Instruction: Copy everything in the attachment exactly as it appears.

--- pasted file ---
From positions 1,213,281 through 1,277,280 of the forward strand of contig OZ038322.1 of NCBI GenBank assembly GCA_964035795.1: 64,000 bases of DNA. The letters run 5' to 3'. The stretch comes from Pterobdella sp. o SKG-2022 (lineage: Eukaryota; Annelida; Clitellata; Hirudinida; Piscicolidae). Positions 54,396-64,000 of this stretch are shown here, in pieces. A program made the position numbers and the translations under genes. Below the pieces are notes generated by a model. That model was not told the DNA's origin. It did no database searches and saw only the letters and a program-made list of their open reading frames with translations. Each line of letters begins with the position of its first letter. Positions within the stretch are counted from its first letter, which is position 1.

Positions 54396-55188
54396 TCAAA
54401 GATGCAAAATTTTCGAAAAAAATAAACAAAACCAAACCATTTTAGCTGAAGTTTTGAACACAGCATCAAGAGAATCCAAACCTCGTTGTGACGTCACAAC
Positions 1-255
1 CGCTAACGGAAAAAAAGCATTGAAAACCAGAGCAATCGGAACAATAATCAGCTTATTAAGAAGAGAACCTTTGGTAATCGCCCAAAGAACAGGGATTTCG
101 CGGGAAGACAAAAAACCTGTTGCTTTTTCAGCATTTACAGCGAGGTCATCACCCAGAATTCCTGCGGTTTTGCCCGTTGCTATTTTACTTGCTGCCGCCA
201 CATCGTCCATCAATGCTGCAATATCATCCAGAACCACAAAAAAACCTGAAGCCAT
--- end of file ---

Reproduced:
From positions 1,213,281 through 1,277,280 of the forward strand of contig OZ038322.1 of NCBI GenBank assembly GCA_964035795.1: 64,000 bases of DNA. The letters run 5' to 3'. The stretch comes from Pterobdella sp. o SKG-2022 (lineage: Eukaryota; Annelida; Clitellata; Hirudinida; Piscicolidae). Positions 54,396-64,000 of this stretch are shown here, in pieces. A program made the position numbers and the translations under genes. Below the pieces are notes generated by a model. That model was not told the DNA's origin. It did no database searches and saw only the letters and a program-made list of their open reading frames with translations. Each line of letters begins with the position of its first letter. Positions within the stretch are counted from its first letter, which is position 1.

Positions 54396-55188
54396 TCAAA
54401 GATGCAAAATTTTCGAAAAAAATAAACAAAACCAAACCATTTTAGCTGAAGTTTTGAACACAGCATCAAGAGAATCCAAACCTCGTTGTGACGTCACAAC
Positions 1-255
1 CGCTAACGGAAAAAAAGCATTGAAAACCAGAGCAATCGGAACAATAATCAGCTTATTAAGAAGAGAACCTTTGGTAATCGCCCAAAGAACAGGGATTTCG
101 CGGGAAGACAAAAAACCTGTTGCTTTTTCAGCATTTACAGCGAGGTCATCACCCAGAATTCCTGCGGTTTTGCCCGTTGCTATTTTACTTGCTGCCGCCA
201 CATCGTCCATCAATGCTGCAATATCATCCAGAACCACAAAAAAACCTGAAGCCAT